Crucial role of progressive journalists within the mainstream
How do we confront these issues? How do we theorise our strategies? Well, clearly we should not exclude activities within the mainstream. While its closeness to dominant financial, military and ideological forces means that the professionalised mass media in advanced capitalist countries function largely to promote the interests of the political/industrial/political complex, at the same time the contradictions and complexities of corporate media do provide spaces for progressive journalism. The careers of journalists such as Martha Gellhorn, Nicholas Tomalin, John Pilger, Robert Fisk, Arundhati Roy, Naomi Klein are proof enough. In this context the work of organisations such as the International Communications Forum, PressWise and the Media Diversity Institute are crucial - working for changes from within the professional sector.

Indeed, we are also here because while we know the media too often promote dangerous cultural stereotypes, in many parts of the world the media are part of the solution - assisting in conflict resolution, encouraging understanding between races and cultures, campaigning for positive changes.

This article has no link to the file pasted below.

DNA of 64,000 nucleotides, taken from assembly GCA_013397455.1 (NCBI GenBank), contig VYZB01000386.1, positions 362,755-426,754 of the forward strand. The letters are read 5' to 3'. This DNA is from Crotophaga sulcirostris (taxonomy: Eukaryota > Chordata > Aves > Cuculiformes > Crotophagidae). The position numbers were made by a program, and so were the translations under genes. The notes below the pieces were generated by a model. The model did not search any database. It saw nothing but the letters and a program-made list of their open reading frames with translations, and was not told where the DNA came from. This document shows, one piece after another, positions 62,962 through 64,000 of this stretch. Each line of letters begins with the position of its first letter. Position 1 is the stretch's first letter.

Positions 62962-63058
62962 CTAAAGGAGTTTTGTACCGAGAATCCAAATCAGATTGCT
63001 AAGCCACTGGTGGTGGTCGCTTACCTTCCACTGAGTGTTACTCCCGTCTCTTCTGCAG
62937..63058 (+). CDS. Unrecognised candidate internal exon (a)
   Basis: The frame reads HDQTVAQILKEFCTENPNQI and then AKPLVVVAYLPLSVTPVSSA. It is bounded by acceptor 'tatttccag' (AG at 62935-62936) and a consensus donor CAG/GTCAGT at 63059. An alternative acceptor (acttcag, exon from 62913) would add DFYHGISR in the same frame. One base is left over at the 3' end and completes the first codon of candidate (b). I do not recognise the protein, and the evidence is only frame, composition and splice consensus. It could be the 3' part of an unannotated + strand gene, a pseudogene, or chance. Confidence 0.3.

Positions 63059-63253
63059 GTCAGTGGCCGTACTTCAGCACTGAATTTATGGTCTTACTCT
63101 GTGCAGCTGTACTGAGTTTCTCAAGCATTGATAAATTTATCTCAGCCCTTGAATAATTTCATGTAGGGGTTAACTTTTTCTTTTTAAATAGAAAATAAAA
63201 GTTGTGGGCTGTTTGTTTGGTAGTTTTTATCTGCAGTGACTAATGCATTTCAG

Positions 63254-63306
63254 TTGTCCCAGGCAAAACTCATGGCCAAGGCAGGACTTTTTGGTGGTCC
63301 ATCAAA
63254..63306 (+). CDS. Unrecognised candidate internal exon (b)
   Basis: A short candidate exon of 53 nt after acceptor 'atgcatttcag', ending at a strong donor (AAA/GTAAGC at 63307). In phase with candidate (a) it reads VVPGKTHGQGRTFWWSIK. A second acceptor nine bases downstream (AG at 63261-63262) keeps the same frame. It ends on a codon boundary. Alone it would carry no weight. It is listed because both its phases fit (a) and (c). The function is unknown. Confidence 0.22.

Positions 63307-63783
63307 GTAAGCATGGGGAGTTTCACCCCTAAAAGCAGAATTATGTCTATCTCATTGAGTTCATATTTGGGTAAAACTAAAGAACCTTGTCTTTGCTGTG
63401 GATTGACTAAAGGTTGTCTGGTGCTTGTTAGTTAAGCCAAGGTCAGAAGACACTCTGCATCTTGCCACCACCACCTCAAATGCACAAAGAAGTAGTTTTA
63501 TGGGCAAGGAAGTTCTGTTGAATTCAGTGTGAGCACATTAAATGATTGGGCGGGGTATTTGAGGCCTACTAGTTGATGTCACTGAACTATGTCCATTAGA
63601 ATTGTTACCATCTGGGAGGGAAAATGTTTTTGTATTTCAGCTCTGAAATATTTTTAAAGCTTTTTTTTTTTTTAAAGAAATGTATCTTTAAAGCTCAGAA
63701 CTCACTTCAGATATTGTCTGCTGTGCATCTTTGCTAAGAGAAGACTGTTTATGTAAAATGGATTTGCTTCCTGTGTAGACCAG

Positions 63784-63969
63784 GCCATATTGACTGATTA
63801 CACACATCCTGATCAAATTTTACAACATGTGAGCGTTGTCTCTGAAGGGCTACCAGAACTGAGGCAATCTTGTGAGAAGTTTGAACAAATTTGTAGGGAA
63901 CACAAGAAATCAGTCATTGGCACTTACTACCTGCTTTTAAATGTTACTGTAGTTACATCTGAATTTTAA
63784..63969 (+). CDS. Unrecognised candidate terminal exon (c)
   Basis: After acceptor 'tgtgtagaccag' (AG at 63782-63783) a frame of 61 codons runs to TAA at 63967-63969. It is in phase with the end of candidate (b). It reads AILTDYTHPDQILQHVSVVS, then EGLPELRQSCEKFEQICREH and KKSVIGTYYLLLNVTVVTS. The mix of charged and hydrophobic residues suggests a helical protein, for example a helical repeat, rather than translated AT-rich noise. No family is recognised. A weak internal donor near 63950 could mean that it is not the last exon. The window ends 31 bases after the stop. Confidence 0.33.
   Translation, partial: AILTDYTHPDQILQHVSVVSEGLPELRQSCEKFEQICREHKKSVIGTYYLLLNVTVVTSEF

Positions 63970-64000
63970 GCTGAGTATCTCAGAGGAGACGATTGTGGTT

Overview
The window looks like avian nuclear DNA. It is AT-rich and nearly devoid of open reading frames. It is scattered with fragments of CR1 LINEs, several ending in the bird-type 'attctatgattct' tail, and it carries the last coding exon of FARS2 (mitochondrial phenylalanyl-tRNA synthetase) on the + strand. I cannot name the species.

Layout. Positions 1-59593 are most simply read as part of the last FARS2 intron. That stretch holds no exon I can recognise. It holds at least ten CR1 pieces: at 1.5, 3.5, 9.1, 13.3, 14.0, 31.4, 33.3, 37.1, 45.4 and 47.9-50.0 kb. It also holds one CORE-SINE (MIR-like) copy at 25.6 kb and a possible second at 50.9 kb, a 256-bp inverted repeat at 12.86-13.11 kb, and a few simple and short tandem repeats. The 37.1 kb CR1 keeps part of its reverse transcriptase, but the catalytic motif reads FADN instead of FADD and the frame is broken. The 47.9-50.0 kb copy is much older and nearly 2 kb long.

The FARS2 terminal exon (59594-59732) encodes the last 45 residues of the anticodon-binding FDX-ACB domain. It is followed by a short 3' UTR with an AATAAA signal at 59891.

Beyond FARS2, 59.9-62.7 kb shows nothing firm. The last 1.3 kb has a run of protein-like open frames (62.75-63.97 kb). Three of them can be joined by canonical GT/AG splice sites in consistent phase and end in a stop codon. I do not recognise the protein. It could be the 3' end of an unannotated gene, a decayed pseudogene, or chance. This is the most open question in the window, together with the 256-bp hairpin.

In Media Values, the book I have just edited, drawing together the writing of 27 journalists and artists inspired by the ICF founder Bill Porter, Fabrice Boulé describes the programme he has developed promoting the journalism of peace and reconciliation in the Great Lakes Area of Africa. Even in the Congo, where a little reported civil conflict has caused more deaths than any other conflict since 1945, journalists are working together to promote peace.

There are many other examples of practical moves by journalists to promote civil harmony and progressive peace. In Germany the Peace Counts projects brings together a network of international journalists to work in trouble spots - such as in the Ivory Coast - inspiring journalists to work for reconciliation.